It's hard to second-guess anything Slack is doing, or even anything it says it's going to do. 

After all, this is Slack we're talking about. The founder is serial entrepreneur and Inc cover boy Stewart Butterfield. If you haven't heard of him, you've surely heard of his two hit companies: Flickr and Slack. He and his partners sold Flickr to Yahoo for roughly $22 million in 2004. In 2012, he started Slack, the messaging-software company, which now has more than 1.7 million users, a $2.8 billion valuation, and was deemed Inc's 2015 company of the year.

So when I read recently in Quartz about how Slack is working on manager bots that will automatically check up on employees--so that actual human managers won't have to--my first reaction was: "Slack obviously knows what it's doing. This idea could be huge." 

Yet as the idea basked in my head, I wondered if such a bot would really be the best thing for companies and employees. So much depends, of course, on designs and details none of us knows about yet. But operating on the bare-bones outline of the idea--bots monitoring employees--there are a few reasons to be skeptical. 

In the interest of full-disclosure, the staff at Inc uses Slack to manage workflows and other employee interactions, including frivolous ones about the NCAA basketball tournament. Earlier this week, I was thrilled to share via Slack my Final Four picks--Oregon, Virginia, Kansas, and West Virginia--with my colleague Kevin Ryan, who works in another state. Kevin shared his picks--Kansas, North Carolina, Oregon, and Michigan State--and then we went back to work. And in that small way, Slack made my job a better place, even though what we were "Slacking" about had nothing to do with productivity or managerial check-ins. 

It had to do with human connections. And with fun. And it would not have happened if Inc were using Slack-bots to monitor my productivity. 

There are larger questions at work here, and they are pertinent to any organization: The questions are: How well can you do your job--and how much will you enjoy your job--if you know you're always being watched or monitored?

Ethan Bernstein, an assistant professor of business administration at Harvard Business School, has intensely researched this subject, which sometimes falls under the oft-used rubric of "transparency." To be sure, there's plenty to like about transparency, in all of its entrepreneurial manifestations. These include open-book management; the sharing of employee compensation levels; and corporate social responsibility reports.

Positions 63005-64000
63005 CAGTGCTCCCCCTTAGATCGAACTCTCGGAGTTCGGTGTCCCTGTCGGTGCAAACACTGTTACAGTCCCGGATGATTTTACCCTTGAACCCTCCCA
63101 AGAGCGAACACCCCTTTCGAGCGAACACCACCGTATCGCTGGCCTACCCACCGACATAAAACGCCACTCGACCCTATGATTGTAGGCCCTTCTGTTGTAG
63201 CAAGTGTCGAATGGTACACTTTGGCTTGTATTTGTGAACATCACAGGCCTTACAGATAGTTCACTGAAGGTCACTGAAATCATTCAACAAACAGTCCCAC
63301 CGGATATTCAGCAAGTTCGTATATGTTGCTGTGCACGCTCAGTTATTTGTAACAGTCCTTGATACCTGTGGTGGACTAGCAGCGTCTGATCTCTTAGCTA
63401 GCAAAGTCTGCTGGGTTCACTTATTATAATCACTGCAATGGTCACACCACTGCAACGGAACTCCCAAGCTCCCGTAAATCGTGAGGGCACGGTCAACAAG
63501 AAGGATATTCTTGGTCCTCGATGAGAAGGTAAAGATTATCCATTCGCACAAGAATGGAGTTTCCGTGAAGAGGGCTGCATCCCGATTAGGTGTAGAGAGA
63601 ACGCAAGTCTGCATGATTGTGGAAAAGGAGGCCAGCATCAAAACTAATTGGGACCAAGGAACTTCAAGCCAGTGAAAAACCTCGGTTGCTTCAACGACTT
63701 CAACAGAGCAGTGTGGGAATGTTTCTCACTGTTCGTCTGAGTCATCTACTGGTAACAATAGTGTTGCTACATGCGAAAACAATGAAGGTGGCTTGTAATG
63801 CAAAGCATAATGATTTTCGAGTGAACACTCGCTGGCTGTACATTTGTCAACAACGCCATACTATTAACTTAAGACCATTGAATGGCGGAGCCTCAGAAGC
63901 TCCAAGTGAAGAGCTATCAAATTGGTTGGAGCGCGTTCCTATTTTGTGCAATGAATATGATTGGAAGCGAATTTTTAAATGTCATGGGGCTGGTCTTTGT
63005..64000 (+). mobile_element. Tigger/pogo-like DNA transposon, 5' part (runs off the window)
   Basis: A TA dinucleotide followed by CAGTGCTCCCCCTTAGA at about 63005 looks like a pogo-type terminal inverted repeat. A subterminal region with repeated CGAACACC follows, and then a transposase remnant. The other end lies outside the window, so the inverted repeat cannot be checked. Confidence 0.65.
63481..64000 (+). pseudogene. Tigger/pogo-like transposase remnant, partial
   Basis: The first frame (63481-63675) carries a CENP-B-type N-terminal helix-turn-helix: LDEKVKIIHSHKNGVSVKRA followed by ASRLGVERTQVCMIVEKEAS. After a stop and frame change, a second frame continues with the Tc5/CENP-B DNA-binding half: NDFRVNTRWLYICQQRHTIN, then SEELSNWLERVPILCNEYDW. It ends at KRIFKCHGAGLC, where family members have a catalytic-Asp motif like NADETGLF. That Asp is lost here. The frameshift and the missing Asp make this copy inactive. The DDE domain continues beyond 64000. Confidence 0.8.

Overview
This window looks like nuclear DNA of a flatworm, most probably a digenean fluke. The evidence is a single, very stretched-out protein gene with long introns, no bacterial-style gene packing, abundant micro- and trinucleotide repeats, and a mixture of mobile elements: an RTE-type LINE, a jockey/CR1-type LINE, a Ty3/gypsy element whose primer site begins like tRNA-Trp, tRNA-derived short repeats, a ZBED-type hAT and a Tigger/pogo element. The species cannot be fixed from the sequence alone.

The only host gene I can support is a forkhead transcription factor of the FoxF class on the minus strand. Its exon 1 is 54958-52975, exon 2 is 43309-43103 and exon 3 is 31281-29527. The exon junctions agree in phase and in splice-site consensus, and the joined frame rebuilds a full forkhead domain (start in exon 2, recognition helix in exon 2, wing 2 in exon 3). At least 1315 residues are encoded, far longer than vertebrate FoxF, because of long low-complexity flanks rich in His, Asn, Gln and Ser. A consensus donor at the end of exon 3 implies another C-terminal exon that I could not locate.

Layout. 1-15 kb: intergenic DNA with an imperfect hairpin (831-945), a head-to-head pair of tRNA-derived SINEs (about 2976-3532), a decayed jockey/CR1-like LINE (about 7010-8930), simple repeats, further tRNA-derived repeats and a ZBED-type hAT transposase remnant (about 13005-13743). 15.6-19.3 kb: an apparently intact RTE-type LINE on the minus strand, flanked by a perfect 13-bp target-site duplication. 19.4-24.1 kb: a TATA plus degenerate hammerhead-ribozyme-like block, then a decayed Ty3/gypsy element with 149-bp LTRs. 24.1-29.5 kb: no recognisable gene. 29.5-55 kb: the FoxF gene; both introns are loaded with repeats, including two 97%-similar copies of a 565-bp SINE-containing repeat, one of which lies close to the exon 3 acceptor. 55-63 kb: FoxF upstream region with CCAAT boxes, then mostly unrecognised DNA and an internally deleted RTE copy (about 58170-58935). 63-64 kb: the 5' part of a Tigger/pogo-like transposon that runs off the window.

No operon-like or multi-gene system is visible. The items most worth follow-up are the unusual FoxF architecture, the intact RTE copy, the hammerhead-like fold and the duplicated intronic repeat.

But there are comparable downsides to transparency, depending on how you slice such an all-encompassing term. One of them is the way it can hinder productivity. It's hard to be your smoothest or smartest self when you know you're being watched--and possibly evaluated--at every moment. "Unrehearsed, experimental behaviors sometimes cease altogether," Bernstein writes in the Harvard Business Review. "Wide-open workspaces and copious real-time data on how individuals spend their time can leave employees feeling exposed and vulnerable."

To research his HBR article, entitled "The Transparency Trap," Bernstein embedded five Chinese-born Harvard undergraduate researchers into the lines of the world's second largest mobile phone factory, located in China. The five embeds worked, ate, and lived alongside their coworkers, who were not privy to the experiment. 

I interviewed four of the embeds for an Inc story in late 2014. Here's what they observed: Even seemingly unremarkable behavior--such as wearing rubber gloves when assembling or handling components--changed immensely, because the employees knew they were being watched. Factory rules stated that line workers were supposed to wear gloves or fingertip covers on both hands. But here's what one of the embeds noticed, when the workers were unobserved:

People usually wear their gloves in their own ways--either they wear a glove on only one hand or they cut their gloves so their fingertips stick out, giving them a bare hand or bare fingertips so when they are doing little things it goes a lot faster.

You can see how fruitful this observation is. On the macro level, it reveals employees obey glove procedures only when they're watched. On more granular levels, it suggests that the gloves are poorly designed; that employees will break rules (and endure safety risks) to meet productivity goals; and that management has possibly overstressed productivity at the expense of safety.

Moreover, Bernstein's team noticed that factory teams worked faster--that is, they were more productive--when they were unobserved. Bernstein set up curtains around four of the factory's 32 lines, shielding the workers on those lines from observation. "Over the next five months, to my surprise, the lines with curtains were 10 to 15 percent more productive than the rest," he writes.

By contrast, the employees on regularly observed lines routinely hid process improvements from managers. The reason? One worker told an embed that it was "most efficient to hide it now and discuss it later. Everyone is happy: They see what they expect to see, and we meet our targets."

So while it is hard to second-guess anything Slack is planning, given how successful the company has been, Bernstein's research suggests that managers need to be careful about the way they monitor employees. Whether they do it themselves, or use bots, or use software that uses bots, there is a serious risk that you will hamper employee joy and productivity--and hinder employee honesty--if the employees know they are always being monitored. Life's most enjoyable, creative moments--in and out of the workplace--come when you know you're not being supervised or scrutinized.